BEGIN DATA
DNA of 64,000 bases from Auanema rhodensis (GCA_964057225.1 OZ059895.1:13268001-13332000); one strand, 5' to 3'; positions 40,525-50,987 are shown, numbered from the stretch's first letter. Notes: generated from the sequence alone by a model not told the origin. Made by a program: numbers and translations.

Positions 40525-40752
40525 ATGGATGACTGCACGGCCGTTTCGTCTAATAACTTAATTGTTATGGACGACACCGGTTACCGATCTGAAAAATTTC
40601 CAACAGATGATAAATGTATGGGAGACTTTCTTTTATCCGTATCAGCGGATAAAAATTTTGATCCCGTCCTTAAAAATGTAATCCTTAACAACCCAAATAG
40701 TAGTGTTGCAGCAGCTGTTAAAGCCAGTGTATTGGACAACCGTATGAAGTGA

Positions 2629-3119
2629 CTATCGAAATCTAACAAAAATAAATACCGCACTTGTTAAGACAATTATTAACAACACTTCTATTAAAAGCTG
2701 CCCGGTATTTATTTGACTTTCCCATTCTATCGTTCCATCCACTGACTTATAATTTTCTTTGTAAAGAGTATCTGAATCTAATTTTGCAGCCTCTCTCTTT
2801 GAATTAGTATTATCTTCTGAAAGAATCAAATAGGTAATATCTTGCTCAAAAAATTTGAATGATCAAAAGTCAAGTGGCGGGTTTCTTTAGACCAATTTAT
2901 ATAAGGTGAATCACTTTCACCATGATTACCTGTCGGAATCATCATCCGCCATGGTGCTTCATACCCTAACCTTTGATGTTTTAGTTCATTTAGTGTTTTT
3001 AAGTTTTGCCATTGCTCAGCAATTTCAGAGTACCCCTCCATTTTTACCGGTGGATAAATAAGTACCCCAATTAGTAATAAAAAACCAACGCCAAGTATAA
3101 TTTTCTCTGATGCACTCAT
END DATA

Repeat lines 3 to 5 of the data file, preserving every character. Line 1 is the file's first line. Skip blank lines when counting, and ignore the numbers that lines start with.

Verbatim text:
40525 ATGGATGACTGCACGGCCGTTTCGTCTAATAACTTAATTGTTATGGACGACACCGGTTACCGATCTGAAAAATTTC
40601 CAACAGATGATAAATGTATGGGAGACTTTCTTTTATCCGTATCAGCGGATAAAAATTTTGATCCCGTCCTTAAAAATGTAATCCTTAACAACCCAAATAG
40701 TAGTGTTGCAGCAGCTGTTAAAGCCAGTGTATTGGACAACCGTATGAAGTGA